Therefore, I recommend that following:

1. Execute only those who, with absolute certainty, have perpetrated a capital offence. DNA evidence makes this possible, as does many unquestionably public and certain acts of murder, mayhem and terror.

2. Terminate appeals for most certain capital cases. The absolute certainty rule, negates the need for costly endless appeals that require decades of time and millions of dollars to complete.

3. The absolute certainty rule will allow for much more immediate and consistent observational punishment effects most likely to reduce the of rate of occurrence of capital offences within the population).

Note that terminating an individual’s gene pool is not to be considered punishment of that individual perpetrator, even though they will never do that illegal deed again. Punishment refers to a reduction in the rate of a  behavior following a contingent consequence, in living individuals.  However, terminating someone’ gene pool will certainly reduce the future frequency of that gene pool replicating itself  within a general population. So, to whatever extent a perpetrator’s genetic structure has contributed to rape and murder, that genetic structure is unable to make further such contributions.

The punishing effects, if they exist, will be seen in the rate of such future behavior in the general population. Psychology’s Law of Effect, and social psychological principles of modeling and imitation, and vicarious learning are invariably weakened by the existence of non-salient, grossly inconsistent and delayed consequences. Non-salient, grossly inconsistent and delayed consequences defines our judicial system. This alone can account for these most prevalent destructive behavior problems under discussion, as well as our inability to detect any deterrent effects associated with capital punishment.

4. America has increasingly failed to teach rules of behavior to its population. The following   clear and enforceable rules are essential to our collective welfare.

The following appropriate rules for vicarious punishment will most likely reveal any deterrent effects of capital punishment upon a population. By vicarious punishment I mean: “ it happened to someone else for doing X and I am certain it will happen to me if I do X.  That is a huge and certain consequence that I would hate and I want no part of it!”

Use the Absolute Certainty Rule (if you do it, you will suffer the ultimate consequence). This rule implies yet another essential rule. Use the Consistency Rule (everyone who does it will suffer the same ultimate consequence–there will be no exceptions). Also, use the Immediacy Rule (With proof- positive, you will suffer the ultimate consequence very swiftly). Changes within our legal system can eliminate appeals for proof-positive cases. Capital punishment can then be administered within a matter of weeks……not self-defeating decades!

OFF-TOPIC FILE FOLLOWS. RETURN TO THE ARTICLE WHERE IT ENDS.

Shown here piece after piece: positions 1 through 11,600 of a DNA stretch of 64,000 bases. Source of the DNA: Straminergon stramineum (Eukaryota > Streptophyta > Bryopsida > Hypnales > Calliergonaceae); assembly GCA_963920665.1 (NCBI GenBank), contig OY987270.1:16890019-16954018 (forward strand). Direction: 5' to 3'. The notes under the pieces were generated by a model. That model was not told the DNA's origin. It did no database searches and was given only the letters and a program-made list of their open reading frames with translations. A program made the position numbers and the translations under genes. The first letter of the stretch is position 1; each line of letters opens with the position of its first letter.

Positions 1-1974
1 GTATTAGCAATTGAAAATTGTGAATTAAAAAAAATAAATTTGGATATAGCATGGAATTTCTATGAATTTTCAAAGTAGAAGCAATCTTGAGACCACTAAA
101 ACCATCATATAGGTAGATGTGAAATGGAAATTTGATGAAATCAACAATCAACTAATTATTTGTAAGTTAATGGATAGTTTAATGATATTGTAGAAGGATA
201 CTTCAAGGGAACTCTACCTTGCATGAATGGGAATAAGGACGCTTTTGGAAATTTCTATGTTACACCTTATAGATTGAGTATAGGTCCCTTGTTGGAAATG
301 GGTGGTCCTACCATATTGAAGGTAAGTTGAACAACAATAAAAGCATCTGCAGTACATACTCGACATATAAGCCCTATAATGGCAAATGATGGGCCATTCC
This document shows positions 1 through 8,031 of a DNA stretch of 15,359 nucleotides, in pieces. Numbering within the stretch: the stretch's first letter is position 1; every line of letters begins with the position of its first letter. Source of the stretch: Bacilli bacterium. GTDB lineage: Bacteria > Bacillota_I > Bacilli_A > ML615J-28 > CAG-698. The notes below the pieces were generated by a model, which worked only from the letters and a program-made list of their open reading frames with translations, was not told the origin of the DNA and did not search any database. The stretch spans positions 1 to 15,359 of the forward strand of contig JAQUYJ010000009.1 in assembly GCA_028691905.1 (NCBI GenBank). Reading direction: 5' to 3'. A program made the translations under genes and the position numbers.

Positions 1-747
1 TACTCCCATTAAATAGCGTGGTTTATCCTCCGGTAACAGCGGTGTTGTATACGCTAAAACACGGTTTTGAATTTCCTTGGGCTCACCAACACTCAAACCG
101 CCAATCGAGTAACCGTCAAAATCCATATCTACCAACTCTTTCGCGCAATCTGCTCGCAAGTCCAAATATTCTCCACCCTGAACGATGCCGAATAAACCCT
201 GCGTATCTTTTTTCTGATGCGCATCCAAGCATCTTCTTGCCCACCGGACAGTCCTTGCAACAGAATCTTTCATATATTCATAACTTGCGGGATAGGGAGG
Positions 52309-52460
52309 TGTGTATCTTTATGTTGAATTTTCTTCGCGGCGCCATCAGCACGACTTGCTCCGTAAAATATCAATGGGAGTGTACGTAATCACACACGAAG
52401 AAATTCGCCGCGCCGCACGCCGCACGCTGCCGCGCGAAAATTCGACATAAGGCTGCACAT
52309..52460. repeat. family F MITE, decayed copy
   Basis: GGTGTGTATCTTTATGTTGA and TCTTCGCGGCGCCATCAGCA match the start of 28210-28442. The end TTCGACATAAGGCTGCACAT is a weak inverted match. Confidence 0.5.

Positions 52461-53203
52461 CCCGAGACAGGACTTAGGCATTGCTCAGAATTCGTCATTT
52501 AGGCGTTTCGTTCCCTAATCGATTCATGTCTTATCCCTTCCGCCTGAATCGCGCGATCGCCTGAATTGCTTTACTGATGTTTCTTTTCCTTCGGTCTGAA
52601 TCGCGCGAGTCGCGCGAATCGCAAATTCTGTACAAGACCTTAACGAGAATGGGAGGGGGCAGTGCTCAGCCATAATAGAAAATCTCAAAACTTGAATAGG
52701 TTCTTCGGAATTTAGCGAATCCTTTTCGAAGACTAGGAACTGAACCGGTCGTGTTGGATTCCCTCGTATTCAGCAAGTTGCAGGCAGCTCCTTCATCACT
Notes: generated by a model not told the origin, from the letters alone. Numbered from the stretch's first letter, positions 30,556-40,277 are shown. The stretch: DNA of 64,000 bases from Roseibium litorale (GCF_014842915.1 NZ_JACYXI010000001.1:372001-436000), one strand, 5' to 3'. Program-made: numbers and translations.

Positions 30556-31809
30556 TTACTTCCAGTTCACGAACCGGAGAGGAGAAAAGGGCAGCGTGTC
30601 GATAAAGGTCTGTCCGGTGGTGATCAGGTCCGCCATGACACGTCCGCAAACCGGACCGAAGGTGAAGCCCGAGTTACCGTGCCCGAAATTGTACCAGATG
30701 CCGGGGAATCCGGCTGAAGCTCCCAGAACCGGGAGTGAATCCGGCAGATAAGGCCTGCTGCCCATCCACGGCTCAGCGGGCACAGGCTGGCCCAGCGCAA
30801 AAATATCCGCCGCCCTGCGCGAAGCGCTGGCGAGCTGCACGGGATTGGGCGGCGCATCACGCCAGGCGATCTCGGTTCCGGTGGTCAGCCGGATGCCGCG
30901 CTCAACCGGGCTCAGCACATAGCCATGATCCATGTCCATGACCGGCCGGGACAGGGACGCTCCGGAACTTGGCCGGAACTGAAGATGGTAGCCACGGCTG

Other considerations

I judge a person by his or her actions. Yes, I said the word Judge. I judge whether their actions are helpful or harmful to themselves and others. You do the same all of the time, whether you wish to admit it or not.

I also judge sociocultures in the same way. A culture that values the life of a child-molester, torturer, and killer as much as it values the life of an innocent dead woman or child is a culture that will suffer more innocent dead women and children not less.

You may wish to argue that we value the life of the child more than the life of the murderer. But word value (though it can be defined negatively)  is an abstraction that needs a behavioral definition. If a value is defined behaviorally, I think you are wrong.

A value is best defined as what an individual or society will do to work,  or pay positive reinforcers,  to achieve a goal. If we work to preserve and sustain the life of a predatory murderer harder ( with our effort and money) than we did to preserve the lives of those who have been raped, tortured, and murdered, we demonstrably value the lives of the perpetrators more than the victims: Our collective behavior tells an empirical  truth about our value system that words cannot obscure. 

I believe that well-defined, universally understood,  swift and certain capital punishment will most likely show deterrent effects.

If it does not, from a philosophical and ethical perspective, I would probably still have to support capital punishment for the murderous crimes that I have described.

You could call that vengeance, if you wish.  But vengance appears to poison the vengeful and I want none of that.

I would simply call it justice.

I would do this very sadly, of course.

I really did wish to live my life in a different kind of world.

V. Thomas Mawhinney, Ph.D.

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4 Responses to “Can There Be Capital Punishment In A Just and Moral Society?”

  1. Can There Be Capital Punishment In A Just and Moral Society? | Cultural Survival Skills Says:

    Ericka Kosorog

    Can There Be Capital Punishment In A Just and Moral Society? A review of the literature on the deterrent effects of capital punishment is not supportive of those in favor of capital punishment, even for the most ghastly crimes (rape, torture and murder…